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Why al Shabab keeps on attacking Kenya?

Al Shabab sees Kenya troop presence in Somalia as invasion and it singled out the country as a soft target

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On the early hours of Monday morning, January 13, al Shabab fighters stormed a small town in eastern Kenya, near the border with Somalia, killing three teachers and abducted others.

The al Shabab fighters also set fire to a police station and destroyed a telecommunications mast. According to local reports, the attackers spared the life of a female nurse due to her gender.

Since Kenyan troops entered Somalia in October 2011 to fight the al Qaeda-linked group after it blamed the group of a series of kidnappings , al Shabab has carried out more than 150 attacks on Kenyan soil, targeting buses, schools, police stations, schools and shopping malls, killing hundreds.

The most brutal were attack s on a Kenyan army camp in El Adde killing 200 soldiers in 2016, a 2015 attack on a Kenyan college campus that killed 148 people, a 2013 attack on a mall in Nairobi that killed at least 67, and a 2019 attack on a hotel in Nairobi that killed 21 people.

Al Shabab has seen the presence of Kenya troops in Somalia as invasion and it singled out the country as a soft target. The government has invested in the army’s operation in Somalia while giving leeway to Shabab attacks inside Kenya.

The al Qaeda-affiliated group has stepped up its attacks both in Kenya and Somalia in the last few months.

The Kenyan security forces are bureaucratic and under-resourced. There have been intelligence failures of Kenyan intelligence agencies, and security forces’ slow and shambolic response, and al Shabab sees these weaknesses and takes advantage.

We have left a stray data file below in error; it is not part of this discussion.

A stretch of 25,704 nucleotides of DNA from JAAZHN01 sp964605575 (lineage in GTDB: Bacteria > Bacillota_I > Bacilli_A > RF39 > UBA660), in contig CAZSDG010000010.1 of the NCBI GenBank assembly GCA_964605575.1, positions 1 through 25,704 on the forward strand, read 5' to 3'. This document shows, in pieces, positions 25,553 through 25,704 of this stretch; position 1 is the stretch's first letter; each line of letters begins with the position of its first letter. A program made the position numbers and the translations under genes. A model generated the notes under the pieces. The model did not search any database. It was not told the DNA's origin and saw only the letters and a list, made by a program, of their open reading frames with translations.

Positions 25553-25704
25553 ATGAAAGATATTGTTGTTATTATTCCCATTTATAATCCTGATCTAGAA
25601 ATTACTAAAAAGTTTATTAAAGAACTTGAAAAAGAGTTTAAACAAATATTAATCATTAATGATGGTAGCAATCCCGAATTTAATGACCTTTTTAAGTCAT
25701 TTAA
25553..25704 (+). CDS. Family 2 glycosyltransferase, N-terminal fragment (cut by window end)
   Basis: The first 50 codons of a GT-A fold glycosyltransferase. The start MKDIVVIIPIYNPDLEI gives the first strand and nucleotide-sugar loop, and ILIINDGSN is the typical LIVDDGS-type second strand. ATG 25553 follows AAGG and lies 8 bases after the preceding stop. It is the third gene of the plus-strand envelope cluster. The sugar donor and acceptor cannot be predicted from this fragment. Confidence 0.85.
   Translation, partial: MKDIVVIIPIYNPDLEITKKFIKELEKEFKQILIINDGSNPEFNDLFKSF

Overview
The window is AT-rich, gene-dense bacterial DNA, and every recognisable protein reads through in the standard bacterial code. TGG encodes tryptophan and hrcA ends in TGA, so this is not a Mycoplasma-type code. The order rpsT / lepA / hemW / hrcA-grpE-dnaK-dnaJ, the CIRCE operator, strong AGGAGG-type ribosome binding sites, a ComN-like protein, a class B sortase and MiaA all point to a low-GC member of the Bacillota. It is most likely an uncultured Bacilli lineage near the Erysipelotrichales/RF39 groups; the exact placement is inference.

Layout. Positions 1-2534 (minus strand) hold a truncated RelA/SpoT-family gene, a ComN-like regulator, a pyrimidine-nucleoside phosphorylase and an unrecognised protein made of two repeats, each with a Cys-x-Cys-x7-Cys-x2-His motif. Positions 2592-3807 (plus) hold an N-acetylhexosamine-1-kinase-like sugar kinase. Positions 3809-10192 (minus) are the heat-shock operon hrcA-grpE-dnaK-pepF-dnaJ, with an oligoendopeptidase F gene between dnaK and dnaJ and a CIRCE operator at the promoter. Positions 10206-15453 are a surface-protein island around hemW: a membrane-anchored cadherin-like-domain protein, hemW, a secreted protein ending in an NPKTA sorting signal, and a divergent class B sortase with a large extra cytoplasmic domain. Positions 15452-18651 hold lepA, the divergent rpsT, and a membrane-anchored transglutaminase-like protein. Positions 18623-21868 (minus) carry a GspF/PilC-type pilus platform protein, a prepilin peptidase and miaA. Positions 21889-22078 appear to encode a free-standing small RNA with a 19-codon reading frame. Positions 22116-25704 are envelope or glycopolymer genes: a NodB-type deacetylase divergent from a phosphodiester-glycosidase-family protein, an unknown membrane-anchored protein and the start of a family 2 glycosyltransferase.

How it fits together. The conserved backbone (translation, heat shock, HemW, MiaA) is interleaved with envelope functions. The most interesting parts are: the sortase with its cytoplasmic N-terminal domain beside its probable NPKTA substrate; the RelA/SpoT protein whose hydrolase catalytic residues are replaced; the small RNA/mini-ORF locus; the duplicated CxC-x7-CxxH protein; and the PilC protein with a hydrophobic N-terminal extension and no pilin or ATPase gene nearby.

Al Shabab wants to terrorise Kenyans and mobilise its supporters and turn Kenyans against each other to create religious division. While carrying out attacks in Kenya, al Shabab mainly targets Christians, and in Somalia, they kill fellow Muslims.

Last week, the group attacked a joint US-Kenya military base in Lamu and killed three Americans, a soldier and two contractors. The attack on the Manda Bay Airfield was al Shabab’s first attack against US forces in Kenya.

At least four students have been killed by al Shabab fighters at a school in Garissa county.

On January 2, al Shabab killed four people when it attacked a convoy of buses in Lamu.

In December, the group killed 11 people including 8 police officers after pulling them from a passenger bus along Wajir-Mandera Road. Also, in December, five security forces were killed when their vehicle ran over a roadside bomb in Wajir. In Garissa, two construction workers were killed.

Al-Shabab’s offensive shows it is recovering after suffering high casualties from US drone strikes and pressure form the African Union forces.

Last year, the group carried out an attack on a US-run military base in Baledogle in southern Somalia.

Al-Shabab is fighting to topple the internationally-backed government in Mogadishu, and implement its own version of Islamic law.

Formed in 2006, its initial aim was to fight Ethiopian troops after the overthrow of the Islamic Courts Union that ruled most of the southern and central parts of the Horn of Africa country.

Since then, it has been fighting successive Somali governments and the African Union troops stationed in the country.

It has been driven out of Mogadishu and other major cities by Somali forces backed by African Union troops, but it is still capable of carrying out high-profile attacks within and outside of Somalia. It has carried out attacks in several neighbouring countries, but Kenya, its western neighbour, has been the most vulnerable, despite the US significantly increasing airstrikes against the group and broadened its troop presence and involvement in Somalia in 2017.